Residents of Green Turtle Cay in the Bahamas have organized the first Lionfish Derby and Tasting, set for June 5-6, to help fight an invasion by the nuisance, exotic species, reef diver and Shore Protection Board member Bobbie Lindsay said.
The derby will award cash to the divers who collect the most lionfish, the largest fish and the smallest fish.
A lionfish tasting in Palm Beach raised funds for the derby's purse and to equip more Bahamian fishermen with the nets and protective gloves needed to capture lionfish.
The events are organized in cooperation with the Reef Environmental Education Foundation in Key Largo, a conservation group that recruits recreational divers to conduct surveys on the size and diversity of fish populations off the coasts of north and central America, the Caribbean and Hawaii.
The situation for native marine life in the Bahamas is "pretty bleak," according to Lad Akins, special projects director for REEF. In waters there, nothing preys on the lionfish, because larger fish and sharks simply do not recognize it as a food source, Akins said. Its venomous barbs are part of the deterrent.
"We may not have seen the wholesale extinctions of fish, but that's a possibility in the future," Akins said.
While lionfish sightings are still relatively rare off the waters of Palm Beach County, reports of a few lionfish in the Bahamas in 2004 turned into an explosion about two years ago, according to Akins.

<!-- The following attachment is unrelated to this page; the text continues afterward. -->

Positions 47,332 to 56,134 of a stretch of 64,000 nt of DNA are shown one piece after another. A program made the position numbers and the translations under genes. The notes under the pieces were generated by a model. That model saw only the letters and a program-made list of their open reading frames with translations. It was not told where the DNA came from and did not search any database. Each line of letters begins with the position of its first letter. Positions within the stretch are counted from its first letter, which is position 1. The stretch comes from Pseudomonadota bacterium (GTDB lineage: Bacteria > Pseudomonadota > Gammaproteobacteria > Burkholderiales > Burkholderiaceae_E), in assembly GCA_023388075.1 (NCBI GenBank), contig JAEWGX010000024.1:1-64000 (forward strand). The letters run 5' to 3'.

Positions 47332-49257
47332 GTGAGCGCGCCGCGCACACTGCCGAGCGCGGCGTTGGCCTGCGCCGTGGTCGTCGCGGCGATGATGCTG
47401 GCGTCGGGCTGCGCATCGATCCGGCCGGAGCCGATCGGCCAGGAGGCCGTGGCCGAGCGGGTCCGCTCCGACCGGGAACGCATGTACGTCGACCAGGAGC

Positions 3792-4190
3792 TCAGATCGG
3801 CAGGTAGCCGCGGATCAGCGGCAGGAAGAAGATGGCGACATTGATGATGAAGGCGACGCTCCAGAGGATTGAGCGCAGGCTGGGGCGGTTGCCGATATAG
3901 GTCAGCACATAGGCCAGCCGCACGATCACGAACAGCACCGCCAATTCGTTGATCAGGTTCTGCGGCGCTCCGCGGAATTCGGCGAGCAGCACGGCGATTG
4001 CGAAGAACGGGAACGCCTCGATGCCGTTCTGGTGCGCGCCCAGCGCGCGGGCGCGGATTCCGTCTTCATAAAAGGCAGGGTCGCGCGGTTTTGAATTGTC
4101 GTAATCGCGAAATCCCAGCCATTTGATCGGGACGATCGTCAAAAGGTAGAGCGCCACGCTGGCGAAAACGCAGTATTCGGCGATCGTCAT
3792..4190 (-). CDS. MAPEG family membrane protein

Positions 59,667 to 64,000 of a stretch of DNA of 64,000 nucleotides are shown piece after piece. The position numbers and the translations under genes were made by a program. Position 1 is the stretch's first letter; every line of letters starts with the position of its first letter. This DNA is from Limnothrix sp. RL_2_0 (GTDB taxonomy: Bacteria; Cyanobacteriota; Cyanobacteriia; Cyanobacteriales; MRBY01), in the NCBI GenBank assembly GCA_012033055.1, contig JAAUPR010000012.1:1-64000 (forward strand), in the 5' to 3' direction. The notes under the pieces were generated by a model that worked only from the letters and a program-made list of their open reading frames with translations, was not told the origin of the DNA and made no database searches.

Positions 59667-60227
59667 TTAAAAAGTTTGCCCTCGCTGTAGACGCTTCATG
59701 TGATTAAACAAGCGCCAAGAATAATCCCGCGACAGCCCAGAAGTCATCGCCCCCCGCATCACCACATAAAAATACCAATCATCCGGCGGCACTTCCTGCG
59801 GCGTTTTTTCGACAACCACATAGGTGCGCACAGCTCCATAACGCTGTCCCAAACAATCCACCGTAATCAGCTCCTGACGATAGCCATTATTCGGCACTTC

Stephanie Green, a doctoral student at Simon Fraser University in Vancouver, said lionfish are becoming one of the most abundant fish of their size in the Bahamas.
"They are now more abundant than native predators such as coney and graysby and red hind. What will happen through eating other species on the reef, they will likely be able to out-compete and exclude other species," Green said.
She spent a recent week in the Bahamas and spent last summer there conducting research on the lionfish problem. Part of that research involves examining the contents of the lionfish's stomach.
"We've found over 40 native species in their stomachs," Akins said. "We saw prey items up to half the size of the lionfish. We found both commercial and ecologically important species — including Nassau grouper and yellowtail snapper — and ecologically important species including cleaner species that serve a vital function on the reef.
"There are a number of fish and crustaceans that serve as cleaners that pick parasites and clean wounds on fish. We found a number of those species in lionfish stomachs as well."
REEF doesn't know how damaging the lionfish invasion will become for the rest of the region, but Akins said it could be "quite severe."
Tim and Blair Givens, of Palm Beach, take their two daughters to the Bahamas two or three times a year in their 31-foot powerboat. Tim Givens said he's concerned that what has happened in the Bahamas will happen here.
"It's probably only a matter of time until they start something up in other areas that have the food sources they are looking for," Givens said, noting that lionfish have been seen in waters well up the East Coast.
Lindsay said the objective is to control the lionfish population in the Bahamas and keep it from posing a similar problem here.
"There's a lot to do. There's a lot we can do." Lindsay said. "There's no panacea. There's no way we can wipe them all out. But we can locally control them. And hopefully we can acquire a taste for them — and that part is easy, I can say as someone who just ate them."
For more information on the Lionfish Derby, contact email@example.com . For more information about REEF, visit www.reef.org .